There is a picture by Klee called Angelus Novus. It shows an angel who seems about to move away from something he stares at. His eyes are wide, his mouth is open, his wings are spread. This is how the angel of history must look. His face is turned to the past. Where a chain of events unfolds before us, he sees a single catastrophe, which keeps piling wreckage upon wreckage and hurls it at his feet. The angel would like to stay, awaken the dead, and make whole what has been smashed. But a storm is blowing from Paradise and has got caught in his wings; it is so strong that the angel can no longer close them. This storm drives him irresistibly into the future, to which his back is turned, while the pile of debris before him grows toward the sky (Benjamin 2003: 392).
Let us also read the initial research question. “What has been forgotten and what remembered in the Leppen/Lepena valley?” Apart from the analogy of convex and concave – memory as convex piles and oblivion as its concealable opposite, the beginning of the path creeps in our memories. Willi Ošina, on that refreshing September morning gave us a gift, a small wooden panel with an imprint Dr Angela Piskernik / Hoca and Hoti v veliki noči [Hoca and Hoti at Easter]. The reproduction, among many others, was printed from the metal negative stamp attached to the trunk of an old tree resting on the meadow in front of the school. ičon ikilev v itoh ni acoH / kinreksiP alegnA/ retsaE ta itoH dna acoH / kinreksiP alegnA. The mirror-image lettering, oozing from the thick trunk like resin, only becoming meaningful when printed. “It all grows into this tree, the bullet holes, the chain we climbed as children, now we have added these inscriptions,” explained Willi. Angela Piskernik, was the first Slovenian doctorate of science, an ethnographer, a botanist, nature conservationist, active in the Alpine commission, and a spokesperson for the Juliana Alpine Botanical Garden in the Trenta valley, as well as areas of the Triglav Lakes national park. The metal negatives of Angela Piskernik, Florjan Lipuš and Maja Haderlap, trapped in a soft linden tree, act as the collective condensed memory and a reminder. Perhaps that is what remembering and forgetting is all about – transforming or condensing the soft tissue of experience into a solid negative. The negative is neither denial nor oblivion. At first sight, the negative is unintelligible. It does, however, permit memories and reminders to be replicated. At the same time, it conveniently works as a template for the production of souvenirs, in a hands-on kind of way. Although Walter Benjamin was critical of reproduction and reproduction in his essay, The Work of Art in the Age of Mechanical Reproduction (Ger. Das Kunstwerk im Zeitalter seiner technischen Reproduzierbarkeit, 1936) (Benjamin 1998), in our case, reproduction is almost a guarantee of the originality and the authenticity of our memory. Combined with the experience of walking, it allowed us one month later to remember and understand more directly the socio-historical circumstances of the province of Carinthia. And if, in conclusion, we revisit the opening methodological premises of Nick Shepherd, we can agree with his thoughts, that art, in this case, fiction, and other works of art and research interventions such as walking allow a firmer footing, or, as Shepherd says, “more playful”, but no less serious research.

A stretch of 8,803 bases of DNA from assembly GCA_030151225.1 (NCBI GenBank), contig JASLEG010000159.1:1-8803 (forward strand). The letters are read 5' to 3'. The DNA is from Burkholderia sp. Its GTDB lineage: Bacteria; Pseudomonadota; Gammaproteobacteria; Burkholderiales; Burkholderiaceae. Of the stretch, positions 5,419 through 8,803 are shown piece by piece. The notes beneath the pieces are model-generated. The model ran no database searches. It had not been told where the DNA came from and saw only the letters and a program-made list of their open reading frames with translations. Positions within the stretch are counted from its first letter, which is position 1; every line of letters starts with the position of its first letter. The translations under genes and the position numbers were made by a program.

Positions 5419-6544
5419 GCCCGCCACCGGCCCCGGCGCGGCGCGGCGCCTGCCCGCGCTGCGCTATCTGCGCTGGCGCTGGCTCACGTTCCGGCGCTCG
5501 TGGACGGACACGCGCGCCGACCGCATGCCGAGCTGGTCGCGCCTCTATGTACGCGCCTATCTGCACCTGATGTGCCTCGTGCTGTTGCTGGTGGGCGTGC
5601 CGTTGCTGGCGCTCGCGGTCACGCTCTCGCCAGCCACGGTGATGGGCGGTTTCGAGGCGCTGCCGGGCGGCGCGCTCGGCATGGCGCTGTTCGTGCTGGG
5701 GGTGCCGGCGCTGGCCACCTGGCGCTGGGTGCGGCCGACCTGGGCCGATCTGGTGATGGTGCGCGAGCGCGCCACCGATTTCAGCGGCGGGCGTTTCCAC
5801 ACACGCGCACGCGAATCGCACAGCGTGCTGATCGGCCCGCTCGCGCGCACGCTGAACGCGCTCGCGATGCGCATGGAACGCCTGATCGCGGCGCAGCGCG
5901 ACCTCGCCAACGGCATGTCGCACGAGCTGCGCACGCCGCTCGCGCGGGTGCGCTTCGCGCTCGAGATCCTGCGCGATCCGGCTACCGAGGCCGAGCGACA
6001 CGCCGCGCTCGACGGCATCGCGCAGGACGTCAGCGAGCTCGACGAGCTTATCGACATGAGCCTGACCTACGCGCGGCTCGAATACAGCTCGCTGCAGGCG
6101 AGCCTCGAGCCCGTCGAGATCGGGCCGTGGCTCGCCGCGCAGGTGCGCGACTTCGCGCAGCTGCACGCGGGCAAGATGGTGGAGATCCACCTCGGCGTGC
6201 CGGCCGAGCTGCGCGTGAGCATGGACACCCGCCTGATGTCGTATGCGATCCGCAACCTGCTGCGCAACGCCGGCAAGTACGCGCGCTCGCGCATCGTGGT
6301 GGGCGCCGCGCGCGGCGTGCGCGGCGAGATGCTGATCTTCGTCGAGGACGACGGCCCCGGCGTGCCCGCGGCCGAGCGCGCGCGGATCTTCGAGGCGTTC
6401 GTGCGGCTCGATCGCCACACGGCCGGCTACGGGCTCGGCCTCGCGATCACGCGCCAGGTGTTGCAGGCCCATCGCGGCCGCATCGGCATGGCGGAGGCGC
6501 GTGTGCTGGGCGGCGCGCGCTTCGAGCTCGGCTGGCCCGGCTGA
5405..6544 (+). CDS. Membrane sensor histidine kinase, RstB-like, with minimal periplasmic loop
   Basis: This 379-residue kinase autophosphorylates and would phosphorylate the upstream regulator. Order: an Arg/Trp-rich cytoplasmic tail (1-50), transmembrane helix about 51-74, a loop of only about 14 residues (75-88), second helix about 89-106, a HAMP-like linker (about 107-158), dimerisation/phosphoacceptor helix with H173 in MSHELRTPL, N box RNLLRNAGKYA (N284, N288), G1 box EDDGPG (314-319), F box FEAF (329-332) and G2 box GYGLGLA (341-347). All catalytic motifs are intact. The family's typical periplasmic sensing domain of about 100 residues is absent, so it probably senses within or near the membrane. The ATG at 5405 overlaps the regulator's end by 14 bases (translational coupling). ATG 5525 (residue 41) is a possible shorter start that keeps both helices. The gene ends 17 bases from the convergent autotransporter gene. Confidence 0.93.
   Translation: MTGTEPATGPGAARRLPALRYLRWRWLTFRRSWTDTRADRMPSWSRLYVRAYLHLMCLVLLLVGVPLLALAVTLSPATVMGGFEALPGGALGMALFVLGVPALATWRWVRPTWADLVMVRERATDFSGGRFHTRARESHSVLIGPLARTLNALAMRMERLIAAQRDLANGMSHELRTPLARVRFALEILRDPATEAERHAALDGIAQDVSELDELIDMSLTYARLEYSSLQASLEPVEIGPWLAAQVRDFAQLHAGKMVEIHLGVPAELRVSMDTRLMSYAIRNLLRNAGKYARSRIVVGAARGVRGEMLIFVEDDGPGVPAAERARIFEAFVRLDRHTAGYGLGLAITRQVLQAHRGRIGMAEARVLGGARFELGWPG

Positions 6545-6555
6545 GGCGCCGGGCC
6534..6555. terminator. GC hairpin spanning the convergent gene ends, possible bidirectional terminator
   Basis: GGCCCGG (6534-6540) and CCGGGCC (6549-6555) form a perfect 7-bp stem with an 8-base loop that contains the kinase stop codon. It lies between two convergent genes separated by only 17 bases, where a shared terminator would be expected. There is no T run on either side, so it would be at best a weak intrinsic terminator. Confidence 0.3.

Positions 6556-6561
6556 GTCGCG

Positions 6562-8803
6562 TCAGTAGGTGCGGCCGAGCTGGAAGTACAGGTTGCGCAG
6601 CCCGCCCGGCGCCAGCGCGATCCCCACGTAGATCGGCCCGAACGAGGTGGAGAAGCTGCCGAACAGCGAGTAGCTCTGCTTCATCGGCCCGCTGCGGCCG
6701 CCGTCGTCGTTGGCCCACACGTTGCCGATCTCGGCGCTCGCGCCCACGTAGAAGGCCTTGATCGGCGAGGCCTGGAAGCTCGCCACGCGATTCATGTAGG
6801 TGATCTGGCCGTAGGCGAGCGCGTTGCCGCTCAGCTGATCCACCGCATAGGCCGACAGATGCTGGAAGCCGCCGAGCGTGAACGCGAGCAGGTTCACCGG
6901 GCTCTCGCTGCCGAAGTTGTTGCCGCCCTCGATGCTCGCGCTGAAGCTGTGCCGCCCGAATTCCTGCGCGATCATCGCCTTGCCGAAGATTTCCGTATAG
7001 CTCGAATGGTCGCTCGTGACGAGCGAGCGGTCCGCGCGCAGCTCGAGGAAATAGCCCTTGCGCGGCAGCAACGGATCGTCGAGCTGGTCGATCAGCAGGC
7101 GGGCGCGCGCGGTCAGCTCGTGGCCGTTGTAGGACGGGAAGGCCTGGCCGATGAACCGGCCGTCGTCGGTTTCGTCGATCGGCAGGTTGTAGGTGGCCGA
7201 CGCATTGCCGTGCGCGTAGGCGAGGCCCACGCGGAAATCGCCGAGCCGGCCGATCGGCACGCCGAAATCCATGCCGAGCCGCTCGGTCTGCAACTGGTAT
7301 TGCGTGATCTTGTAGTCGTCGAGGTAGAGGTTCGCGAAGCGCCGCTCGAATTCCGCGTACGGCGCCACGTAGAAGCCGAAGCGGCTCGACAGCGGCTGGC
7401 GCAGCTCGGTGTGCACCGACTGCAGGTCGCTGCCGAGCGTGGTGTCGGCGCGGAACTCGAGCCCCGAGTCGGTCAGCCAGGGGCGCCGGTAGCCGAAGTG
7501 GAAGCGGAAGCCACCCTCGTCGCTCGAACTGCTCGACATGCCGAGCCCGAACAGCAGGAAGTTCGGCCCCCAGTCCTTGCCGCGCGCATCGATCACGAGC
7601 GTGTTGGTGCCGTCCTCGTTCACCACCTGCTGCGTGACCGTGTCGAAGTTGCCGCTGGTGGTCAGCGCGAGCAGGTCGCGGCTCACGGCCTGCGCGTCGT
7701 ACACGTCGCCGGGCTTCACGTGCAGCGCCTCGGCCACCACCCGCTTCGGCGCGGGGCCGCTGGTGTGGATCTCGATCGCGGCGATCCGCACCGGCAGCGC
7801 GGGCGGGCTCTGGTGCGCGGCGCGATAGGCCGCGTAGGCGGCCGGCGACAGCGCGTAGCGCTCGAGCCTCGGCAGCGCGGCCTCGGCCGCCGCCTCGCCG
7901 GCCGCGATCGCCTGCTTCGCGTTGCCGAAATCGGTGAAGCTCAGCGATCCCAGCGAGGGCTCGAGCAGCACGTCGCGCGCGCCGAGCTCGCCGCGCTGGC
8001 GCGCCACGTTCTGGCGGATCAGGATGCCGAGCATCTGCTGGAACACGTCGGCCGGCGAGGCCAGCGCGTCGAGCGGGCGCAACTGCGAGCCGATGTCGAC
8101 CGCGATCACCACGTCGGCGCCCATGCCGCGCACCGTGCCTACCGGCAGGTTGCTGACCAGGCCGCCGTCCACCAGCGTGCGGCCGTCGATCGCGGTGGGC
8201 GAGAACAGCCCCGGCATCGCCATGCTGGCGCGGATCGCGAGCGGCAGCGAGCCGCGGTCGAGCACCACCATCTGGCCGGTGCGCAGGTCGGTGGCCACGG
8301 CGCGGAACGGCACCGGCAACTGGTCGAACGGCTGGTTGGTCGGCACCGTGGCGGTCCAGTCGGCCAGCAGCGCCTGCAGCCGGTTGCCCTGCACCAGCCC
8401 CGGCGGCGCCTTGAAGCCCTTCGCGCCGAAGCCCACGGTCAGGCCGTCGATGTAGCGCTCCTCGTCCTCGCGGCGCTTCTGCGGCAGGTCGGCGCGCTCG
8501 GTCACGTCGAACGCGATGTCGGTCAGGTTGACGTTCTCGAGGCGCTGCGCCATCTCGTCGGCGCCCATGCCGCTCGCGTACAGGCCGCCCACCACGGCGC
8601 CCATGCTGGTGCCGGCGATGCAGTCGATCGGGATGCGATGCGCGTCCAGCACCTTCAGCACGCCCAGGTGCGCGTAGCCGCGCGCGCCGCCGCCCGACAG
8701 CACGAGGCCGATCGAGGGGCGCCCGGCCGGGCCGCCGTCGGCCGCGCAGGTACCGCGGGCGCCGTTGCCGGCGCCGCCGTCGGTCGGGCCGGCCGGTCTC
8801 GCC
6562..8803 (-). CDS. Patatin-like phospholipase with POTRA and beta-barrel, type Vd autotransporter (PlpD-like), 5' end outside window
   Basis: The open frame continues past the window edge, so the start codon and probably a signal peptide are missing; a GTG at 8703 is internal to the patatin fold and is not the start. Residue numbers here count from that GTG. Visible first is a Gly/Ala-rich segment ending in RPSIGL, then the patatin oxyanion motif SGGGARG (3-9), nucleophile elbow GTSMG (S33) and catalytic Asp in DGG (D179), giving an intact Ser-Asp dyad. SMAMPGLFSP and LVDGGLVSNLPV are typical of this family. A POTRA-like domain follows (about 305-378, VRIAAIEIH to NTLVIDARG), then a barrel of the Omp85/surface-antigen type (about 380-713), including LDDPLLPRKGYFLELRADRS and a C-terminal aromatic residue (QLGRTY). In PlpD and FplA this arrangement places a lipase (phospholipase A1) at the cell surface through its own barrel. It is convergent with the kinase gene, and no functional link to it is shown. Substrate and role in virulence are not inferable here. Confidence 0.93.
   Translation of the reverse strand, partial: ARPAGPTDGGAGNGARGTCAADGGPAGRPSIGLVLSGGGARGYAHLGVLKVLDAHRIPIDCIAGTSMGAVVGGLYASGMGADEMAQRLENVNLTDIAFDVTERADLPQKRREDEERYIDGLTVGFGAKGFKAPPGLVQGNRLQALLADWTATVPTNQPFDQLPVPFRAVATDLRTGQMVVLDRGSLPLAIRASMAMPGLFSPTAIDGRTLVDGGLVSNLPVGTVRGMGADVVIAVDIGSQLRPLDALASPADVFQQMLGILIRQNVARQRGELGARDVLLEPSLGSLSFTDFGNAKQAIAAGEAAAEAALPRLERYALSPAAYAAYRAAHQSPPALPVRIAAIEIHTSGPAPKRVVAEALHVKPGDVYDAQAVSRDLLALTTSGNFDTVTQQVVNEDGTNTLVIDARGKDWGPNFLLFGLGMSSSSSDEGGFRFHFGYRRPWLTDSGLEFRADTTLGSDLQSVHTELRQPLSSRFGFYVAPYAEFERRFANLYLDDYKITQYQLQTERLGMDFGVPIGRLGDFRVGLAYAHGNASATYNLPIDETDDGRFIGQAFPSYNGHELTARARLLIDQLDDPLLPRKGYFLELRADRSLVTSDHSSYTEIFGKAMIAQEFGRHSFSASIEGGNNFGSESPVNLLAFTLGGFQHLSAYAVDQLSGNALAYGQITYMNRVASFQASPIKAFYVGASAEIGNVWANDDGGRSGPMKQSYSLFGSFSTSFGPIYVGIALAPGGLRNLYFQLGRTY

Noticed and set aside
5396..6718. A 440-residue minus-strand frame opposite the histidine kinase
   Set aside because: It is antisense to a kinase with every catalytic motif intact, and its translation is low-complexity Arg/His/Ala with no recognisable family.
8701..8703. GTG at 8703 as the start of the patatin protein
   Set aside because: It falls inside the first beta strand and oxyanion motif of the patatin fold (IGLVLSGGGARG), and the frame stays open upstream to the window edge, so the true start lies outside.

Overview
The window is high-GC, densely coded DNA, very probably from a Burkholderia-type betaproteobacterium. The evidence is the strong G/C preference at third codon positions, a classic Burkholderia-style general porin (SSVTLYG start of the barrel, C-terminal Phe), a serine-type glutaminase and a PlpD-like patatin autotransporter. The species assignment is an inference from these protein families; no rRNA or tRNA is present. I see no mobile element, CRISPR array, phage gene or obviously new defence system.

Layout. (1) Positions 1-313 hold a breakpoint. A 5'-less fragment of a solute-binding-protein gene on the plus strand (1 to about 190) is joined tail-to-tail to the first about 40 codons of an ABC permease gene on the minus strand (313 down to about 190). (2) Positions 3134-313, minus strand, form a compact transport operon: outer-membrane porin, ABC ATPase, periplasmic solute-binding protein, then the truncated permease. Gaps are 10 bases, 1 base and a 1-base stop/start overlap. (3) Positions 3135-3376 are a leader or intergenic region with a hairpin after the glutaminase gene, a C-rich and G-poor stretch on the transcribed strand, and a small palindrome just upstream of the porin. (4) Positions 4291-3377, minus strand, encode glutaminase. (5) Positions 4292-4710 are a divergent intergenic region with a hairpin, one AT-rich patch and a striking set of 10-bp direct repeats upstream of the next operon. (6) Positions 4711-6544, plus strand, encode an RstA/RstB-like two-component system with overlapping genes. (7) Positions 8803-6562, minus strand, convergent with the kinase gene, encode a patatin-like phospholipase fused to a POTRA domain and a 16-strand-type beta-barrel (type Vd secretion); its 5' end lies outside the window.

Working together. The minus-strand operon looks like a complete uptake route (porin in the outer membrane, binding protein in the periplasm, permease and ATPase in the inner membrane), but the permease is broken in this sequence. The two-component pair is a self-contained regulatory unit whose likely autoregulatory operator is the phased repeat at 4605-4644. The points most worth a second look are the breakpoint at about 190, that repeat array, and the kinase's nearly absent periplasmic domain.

- The contribution was initially published in the Alternator: Think Science in the Slovene language. We are grateful to the editorial board of Alternator for permission to re-publish and to Tamir Azaz for translation.